Great news: After a “content dispute” last month (more on that later), singer-songwriter Morrissey has resolved his tiff with Penguin Classics. The famed publishing house will now release his autobiography on Oct. 17 in the U.K. and Europe, which is frankly huge for everyone who loves The Smiths and/or the output of the ensuing 26-year solo career. True To You, the official Morrissey fan site who broke the story yesterday, also notes that while no deal has been reached with a U.S. publisher, the cleverly titled Autobiography will be made available as an ebook for those American fanatics (read: me) who can’t wait.
It’s been a bizarre saga since Morrissey began writing in 2011, and the whole thing looked dead in the water last month, when the so-called content dispute halted the project on the eve of its publication. It made little sense, since Morrissey’s status as a musical legend ensures that Autobiography will be a best-seller. Unlike many other British idols, though, Morrissey is decidedly shy and standoffish. It’s created an aura of mystery around him—we know he’s sad, we know he’s vegetarian and we know he’s been saddled with an image of celibate, muddled sexuality- and that has only ramped up the anticipation for the book. Plus, we’re bound to find out so much about the riff between he and Johnny Marr.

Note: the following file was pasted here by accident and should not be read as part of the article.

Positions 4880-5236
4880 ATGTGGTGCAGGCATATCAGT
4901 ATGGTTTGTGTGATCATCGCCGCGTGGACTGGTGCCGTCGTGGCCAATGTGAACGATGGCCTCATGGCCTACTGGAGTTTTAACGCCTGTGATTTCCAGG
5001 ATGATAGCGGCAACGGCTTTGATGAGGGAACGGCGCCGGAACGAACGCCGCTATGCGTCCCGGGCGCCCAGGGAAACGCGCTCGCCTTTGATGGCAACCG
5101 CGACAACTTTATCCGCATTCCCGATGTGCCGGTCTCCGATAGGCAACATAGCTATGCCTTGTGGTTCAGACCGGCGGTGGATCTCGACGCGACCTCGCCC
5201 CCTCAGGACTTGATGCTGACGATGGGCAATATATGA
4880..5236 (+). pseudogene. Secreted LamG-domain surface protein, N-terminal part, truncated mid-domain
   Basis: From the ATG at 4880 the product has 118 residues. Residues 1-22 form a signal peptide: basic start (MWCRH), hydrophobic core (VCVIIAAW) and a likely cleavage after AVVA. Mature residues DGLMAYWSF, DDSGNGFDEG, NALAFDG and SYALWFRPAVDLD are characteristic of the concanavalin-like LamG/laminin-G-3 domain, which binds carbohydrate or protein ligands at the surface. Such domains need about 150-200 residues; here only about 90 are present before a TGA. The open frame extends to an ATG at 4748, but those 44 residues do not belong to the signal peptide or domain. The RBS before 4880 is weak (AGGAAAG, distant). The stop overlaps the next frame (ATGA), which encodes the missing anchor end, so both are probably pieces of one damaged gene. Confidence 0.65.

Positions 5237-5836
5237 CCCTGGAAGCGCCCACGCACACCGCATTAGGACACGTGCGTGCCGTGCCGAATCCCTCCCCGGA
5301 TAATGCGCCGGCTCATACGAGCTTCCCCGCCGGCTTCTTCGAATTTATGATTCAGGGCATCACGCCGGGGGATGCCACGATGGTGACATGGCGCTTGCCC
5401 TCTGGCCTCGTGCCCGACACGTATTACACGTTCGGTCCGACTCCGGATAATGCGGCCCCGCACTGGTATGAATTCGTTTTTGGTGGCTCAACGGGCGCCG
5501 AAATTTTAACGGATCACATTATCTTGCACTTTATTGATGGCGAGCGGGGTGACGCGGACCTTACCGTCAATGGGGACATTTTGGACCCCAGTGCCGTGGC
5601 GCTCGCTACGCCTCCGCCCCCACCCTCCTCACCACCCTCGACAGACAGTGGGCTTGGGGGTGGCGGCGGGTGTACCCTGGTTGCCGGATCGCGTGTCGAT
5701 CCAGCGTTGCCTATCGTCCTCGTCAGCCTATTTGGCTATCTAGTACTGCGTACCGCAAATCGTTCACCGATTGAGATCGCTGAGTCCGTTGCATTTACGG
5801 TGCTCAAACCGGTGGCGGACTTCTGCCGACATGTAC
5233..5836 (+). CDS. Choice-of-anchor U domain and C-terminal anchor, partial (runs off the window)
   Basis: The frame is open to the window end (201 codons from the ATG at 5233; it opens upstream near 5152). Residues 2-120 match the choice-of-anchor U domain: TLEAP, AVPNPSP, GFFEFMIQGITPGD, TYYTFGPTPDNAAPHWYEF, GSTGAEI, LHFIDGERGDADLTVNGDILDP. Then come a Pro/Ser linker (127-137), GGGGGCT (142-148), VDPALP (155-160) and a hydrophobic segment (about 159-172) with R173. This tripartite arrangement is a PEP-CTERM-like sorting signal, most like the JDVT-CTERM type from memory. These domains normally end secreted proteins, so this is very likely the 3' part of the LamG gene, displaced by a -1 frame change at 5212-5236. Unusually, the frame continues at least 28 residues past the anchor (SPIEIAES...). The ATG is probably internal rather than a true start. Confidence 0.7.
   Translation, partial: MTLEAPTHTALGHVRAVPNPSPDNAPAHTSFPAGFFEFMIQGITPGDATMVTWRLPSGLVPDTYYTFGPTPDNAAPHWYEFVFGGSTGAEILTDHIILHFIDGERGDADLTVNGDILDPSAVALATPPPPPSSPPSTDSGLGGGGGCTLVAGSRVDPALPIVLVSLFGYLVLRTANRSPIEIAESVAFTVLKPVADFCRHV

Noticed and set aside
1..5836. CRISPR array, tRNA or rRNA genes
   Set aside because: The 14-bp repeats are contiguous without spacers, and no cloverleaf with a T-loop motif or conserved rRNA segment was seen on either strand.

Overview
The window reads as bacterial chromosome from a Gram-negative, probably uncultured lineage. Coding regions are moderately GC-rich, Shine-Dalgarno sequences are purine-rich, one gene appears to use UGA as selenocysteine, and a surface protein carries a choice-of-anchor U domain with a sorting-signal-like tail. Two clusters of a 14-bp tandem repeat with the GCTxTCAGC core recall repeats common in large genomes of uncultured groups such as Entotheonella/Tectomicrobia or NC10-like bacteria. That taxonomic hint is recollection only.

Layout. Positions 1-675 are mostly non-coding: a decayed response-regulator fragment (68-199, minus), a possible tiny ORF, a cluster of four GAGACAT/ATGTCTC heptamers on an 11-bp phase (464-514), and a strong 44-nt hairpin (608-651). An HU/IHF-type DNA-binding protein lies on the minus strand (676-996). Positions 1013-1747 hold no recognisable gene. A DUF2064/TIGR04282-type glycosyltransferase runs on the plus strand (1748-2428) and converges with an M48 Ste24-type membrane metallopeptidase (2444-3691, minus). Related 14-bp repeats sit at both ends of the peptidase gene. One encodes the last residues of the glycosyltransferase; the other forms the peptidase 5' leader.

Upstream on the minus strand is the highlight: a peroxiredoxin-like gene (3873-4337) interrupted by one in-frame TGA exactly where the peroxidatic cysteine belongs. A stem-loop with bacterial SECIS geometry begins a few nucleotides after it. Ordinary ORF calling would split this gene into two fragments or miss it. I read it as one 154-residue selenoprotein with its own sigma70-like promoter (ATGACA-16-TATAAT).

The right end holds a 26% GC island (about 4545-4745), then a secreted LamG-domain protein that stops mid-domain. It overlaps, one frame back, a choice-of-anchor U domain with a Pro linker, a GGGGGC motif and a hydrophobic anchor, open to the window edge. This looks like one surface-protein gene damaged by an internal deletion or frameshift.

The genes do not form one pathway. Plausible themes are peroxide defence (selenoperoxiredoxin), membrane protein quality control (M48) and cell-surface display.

Would Penguin really have found any of the content objectionable? The more titillating the better, right? In my mind, I can only imagine three explanations for what went down. The first is that Penguin got super prudish at the last minute. For all the reasons enumerated above, that feels highly unlikely. The second is that Penguin might have preferred not to publish it under their Classics brand (which usually contains, well, classics), and Morrissey insisted. (Morrissey has a history of being difficult; most recently, he canceled a guest slot on Jimmy Kimmel’s show because he refused to appear with the Duck Dynasty cast.) The third explanation, though, is that Morrissey’s book contains material so odd, so depressing and so controversial, that it’s bound to elicit major reactions even by rock memoir standards.
Take, for example, a quote he gave the Hollywood Reporter in February when asked about the book:
I’ve never felt fully present in my own life. I’ve always felt like a ghost drifting through. I’m not actually flesh. So autobiography is a therapeutic act of self-loyalty, even if, like me, you end up with chapters of self-disgust rather than reams of narcissism. If the book doesn’t come out soon, I’ll burn it.
That’s all the indication we need. This book is going to be unlike anything we’ve seen in the genre, because it won’t be a celebration of self. Forget the sex and drugs and the reckless lifestyle; that was never his bag. Instead, he’s going to shock you with everything that happened inside his brain, in the moments of stillness. Like Morrissey himself, the book will be introspective, anguished, slightly strange and completely fascinating. I can’t wait.